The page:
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Beyond Water Terror: Everyday Life, Labour and Mobility amidst Southeast Asia’s Changing Hydrology


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 A view over flooded rice fields in Prek Anchanh, Kandal Province, Cambodia. Hundreds of hectares of land in the area have been purchased and excavated by local brick factories for use as clay. (Photo by Laurie Parsons, 2017)

A view over flooded rice fields in Prek Anchanh, Kandal Province, Cambodia. Hundreds of hectares of land in the area have been purchased and excavated by local brick factories for use as clay. (Photo by Laurie Parsons, 2017)

In 2018, the Association Southeast Asian Studies annual conference is being organised on the theme of 'Southeast Asia Meets Global Challenges'. Blood Bricks team member Laurie Parsons is organising sessions on 'Beyond Water Terror'. Call for paper information can be found here:

As the likelihood of conflicts over water increases, global scholarship is increasingly attentive to the politics of this vital resource. Parts of the world are growing drier in the face of climate change and population growth, leading the threat of terror and war to become heightened in those areas where states compete most strongly for scarce resources. Elsewhere, more than three billion people are threatened by catastrophic flooding with the potential to fuel existing armed conflicts. Indeed, so seriously are world leaders taking the issue, that water crises were ranked as one of the five greatest threats facing the world at the 2018 World Economic Forum.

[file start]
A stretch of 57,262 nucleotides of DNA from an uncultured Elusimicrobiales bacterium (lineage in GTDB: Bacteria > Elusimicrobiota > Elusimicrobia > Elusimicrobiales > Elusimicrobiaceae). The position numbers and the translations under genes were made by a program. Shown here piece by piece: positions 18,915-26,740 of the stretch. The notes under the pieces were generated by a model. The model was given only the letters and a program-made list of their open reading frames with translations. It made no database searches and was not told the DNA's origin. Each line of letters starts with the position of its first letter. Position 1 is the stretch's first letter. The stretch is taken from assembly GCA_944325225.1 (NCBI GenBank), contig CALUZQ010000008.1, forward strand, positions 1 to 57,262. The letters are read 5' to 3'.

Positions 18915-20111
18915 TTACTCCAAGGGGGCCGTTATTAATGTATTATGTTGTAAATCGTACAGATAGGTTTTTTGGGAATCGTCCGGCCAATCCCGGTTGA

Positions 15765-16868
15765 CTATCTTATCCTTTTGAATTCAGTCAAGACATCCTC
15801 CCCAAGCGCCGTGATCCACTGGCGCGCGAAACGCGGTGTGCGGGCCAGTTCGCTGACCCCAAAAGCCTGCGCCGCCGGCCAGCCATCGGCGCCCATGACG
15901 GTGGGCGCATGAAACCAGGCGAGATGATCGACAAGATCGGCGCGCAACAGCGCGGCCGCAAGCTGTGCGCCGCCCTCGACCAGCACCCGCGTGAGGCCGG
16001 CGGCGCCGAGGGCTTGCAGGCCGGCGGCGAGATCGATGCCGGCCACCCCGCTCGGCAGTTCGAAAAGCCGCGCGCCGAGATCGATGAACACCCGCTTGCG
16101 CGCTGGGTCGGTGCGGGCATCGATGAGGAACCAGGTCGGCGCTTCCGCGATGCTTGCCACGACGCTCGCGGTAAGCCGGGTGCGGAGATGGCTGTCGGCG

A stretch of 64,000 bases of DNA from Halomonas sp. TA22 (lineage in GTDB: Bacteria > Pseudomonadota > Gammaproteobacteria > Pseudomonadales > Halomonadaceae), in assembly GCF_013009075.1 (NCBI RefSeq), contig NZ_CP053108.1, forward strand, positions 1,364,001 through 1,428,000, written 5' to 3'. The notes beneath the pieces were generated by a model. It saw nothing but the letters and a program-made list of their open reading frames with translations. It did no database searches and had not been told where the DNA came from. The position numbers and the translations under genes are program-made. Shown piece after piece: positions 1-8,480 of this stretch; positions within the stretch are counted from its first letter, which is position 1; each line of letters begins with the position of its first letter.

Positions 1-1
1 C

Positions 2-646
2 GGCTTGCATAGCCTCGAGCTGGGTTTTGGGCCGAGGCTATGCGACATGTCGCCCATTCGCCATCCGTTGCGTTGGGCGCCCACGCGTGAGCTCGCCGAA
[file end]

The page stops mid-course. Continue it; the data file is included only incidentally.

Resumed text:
Yet this narrative of international conflict masks a more pernicious reality. Currently, two thirds of the global population lack adequate water supplies at least one month per year and half a billion face severe water scarcity all year round. At the same time, others face an opposite threat, as changing rainfall patterns lead inland flooding to become more intense and less predictable, leading to shifting livelihoods, migration and poverty.

The struggles that arise show that water conflict is not confined to the scale of nations, but acts also as an everyday axis of inequality, intertwined in social and economic systems. As Southeast Asian nations face water growing water shortages, this ticking time bomb is driving ever more people into precarious labour, bondage, and modern slavery across the region. This panel seeks to explore this nexus, exploring how the everyday politics of water are becoming embedded in the life and labour of the region.

Please email Laurie.Parsons@rhul.ac.uk with your title and abstract (max 250 words). Your name, institution & email address should also be included. The deadline is 4 May 2018.